Over the years we’ve learned a few tricks to making these well. First, you must MAKE SURE to save the potato water – this an essential component of the dough as it adds starch the helps maintain the structure. Also, we prefer to make the potatoes the night before and/or let them cool to room temperature because potatoes that are too warm are a bit too soft during the stuffing/pinching process. Make more than you think you need because they taste better the next day, and get as many hands to help as possible!

handmade potato and cheese pierogi.JPG

This year my father, husband, and I made ten dozen in a true assembly line fashion. Each one of us had a role with my father on dough duty, I stuffed and pinched, and the hubs did the step of sauteing onions and boiling in small batches. 

The original recipe from my grandmother essentially said the following: boil and mash the potatoes with cheese, make the dough, form the pirohi, boil and saute in onions, serve with sour cream.  After 80 years of going through this process it because quite automatic for her.  Each time I make them my hands internalize new bits of this process, and while I still need to go through each of the 11 steps thoughtfully I believe my training wheels have finally come off!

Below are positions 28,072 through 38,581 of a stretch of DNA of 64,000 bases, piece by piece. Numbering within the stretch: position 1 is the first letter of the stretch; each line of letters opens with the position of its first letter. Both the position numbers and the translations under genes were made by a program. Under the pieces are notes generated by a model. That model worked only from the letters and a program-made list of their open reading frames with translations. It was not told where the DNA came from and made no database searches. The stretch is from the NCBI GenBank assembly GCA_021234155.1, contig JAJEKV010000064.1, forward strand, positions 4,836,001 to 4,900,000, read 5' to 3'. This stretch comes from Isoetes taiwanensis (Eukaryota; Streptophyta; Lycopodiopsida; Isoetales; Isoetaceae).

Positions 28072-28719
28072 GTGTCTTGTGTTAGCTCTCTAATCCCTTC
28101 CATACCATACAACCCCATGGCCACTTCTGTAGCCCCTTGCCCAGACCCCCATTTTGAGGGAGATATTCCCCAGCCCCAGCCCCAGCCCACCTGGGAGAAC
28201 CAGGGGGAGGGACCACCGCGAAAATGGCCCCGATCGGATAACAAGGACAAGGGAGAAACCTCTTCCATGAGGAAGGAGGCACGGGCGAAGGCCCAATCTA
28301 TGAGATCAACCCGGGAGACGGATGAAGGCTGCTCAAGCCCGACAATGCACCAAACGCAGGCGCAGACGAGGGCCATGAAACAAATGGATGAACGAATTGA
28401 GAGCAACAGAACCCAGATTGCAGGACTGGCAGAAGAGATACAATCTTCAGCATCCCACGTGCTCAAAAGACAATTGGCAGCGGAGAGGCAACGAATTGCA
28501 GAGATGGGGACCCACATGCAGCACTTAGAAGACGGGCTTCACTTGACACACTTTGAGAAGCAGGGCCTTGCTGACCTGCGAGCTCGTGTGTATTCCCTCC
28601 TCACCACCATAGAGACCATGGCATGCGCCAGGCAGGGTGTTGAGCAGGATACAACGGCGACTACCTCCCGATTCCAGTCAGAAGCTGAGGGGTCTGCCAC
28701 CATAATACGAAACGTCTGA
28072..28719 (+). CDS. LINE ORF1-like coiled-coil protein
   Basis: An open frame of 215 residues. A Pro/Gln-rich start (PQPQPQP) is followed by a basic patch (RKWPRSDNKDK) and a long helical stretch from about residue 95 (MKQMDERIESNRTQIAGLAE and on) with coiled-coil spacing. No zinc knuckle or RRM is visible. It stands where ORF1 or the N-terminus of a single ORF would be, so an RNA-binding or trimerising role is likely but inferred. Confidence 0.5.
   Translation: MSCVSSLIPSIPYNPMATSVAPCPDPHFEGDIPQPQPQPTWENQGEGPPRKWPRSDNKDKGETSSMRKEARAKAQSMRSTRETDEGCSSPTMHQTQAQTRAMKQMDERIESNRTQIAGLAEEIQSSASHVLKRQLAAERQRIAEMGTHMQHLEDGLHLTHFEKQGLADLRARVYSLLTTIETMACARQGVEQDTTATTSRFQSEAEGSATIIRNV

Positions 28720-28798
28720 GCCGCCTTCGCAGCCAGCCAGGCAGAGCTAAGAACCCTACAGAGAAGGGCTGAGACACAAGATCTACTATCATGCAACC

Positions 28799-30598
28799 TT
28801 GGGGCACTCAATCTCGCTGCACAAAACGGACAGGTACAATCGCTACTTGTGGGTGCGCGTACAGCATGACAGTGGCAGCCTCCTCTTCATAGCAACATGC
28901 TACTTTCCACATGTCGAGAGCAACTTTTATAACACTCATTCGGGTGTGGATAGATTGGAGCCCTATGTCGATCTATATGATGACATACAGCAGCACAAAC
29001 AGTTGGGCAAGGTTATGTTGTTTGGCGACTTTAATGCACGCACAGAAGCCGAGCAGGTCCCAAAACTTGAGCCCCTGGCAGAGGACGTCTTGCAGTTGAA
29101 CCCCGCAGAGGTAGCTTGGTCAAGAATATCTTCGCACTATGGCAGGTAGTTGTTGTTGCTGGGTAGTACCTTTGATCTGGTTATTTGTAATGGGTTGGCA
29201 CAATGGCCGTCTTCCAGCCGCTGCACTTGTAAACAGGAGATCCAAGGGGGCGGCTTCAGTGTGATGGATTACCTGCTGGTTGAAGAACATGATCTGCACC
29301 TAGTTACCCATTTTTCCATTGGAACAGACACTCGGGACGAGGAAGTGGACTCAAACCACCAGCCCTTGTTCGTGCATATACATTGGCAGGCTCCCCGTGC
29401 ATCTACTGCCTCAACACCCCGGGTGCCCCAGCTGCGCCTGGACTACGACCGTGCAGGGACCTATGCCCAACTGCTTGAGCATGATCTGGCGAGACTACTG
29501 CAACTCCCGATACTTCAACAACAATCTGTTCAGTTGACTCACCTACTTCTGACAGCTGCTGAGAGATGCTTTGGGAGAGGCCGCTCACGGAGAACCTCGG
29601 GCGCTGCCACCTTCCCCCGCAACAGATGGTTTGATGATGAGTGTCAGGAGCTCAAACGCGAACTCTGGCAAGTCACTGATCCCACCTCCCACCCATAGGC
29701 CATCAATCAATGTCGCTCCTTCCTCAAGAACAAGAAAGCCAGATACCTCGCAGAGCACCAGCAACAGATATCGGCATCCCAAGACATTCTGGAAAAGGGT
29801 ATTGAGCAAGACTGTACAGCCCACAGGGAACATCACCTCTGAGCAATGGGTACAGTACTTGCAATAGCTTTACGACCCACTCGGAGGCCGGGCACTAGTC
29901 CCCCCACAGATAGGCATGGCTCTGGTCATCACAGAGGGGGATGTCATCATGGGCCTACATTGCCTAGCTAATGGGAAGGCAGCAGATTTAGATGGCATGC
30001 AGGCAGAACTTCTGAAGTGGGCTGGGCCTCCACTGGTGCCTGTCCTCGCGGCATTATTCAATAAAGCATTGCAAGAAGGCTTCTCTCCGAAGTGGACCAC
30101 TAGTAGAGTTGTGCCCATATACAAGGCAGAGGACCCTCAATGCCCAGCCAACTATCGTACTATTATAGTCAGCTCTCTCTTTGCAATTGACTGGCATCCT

Makes about 10 dozen – using 2 batches of potatoes and 3 batches of dough

Potato Stuffing:

  • 2.5 pounds of potatoes
  • 1 lb extra sharp cheddar cheese – shredded or cubed
  • Salt and black pepper to taste


  • 4 cups of fluffed flour
  • 2 eggs
  • 4 Tablespoons of vegetable oil (or Crisco as Baba used)
  • 1 cup of potato water

For Serving:

  • 5-6 medium onions
  • Sour Cream


Steps and Notes:

  1. Peel the potatoes and boil in salted water. When the potatoes are soft drain and SAVE the water that the potatoes were boiled in.  
    • We suggest saving about 4 cups of this water, just in case.
  2. Mash the potatoes and add the cheese. Add some salt and a generous amount of pepper to taste. Then, set aside to cool.
    • Ideally do this the night before or let cool long enough so that the potatoes are room temp
  3. To make the dough you first measure out all of the flour into a side bowl to use as needed.
  4. Then, in a large bowl, add 1 cup of potato water, 4 Tablespoons of oil, and 2 eggs. Whisk together.
  5. Add the flour 1 cup at a time mixing with a spatula at first and then your hands once the dough ball begins to form.  Continue to add flour until the dough becomes a soft pliable ball.
    • Note: The dough should be soft, dry on the outside, and should not stick to your fingers. You might not use all the flour but you should use most throughout the process of rolling and dusting.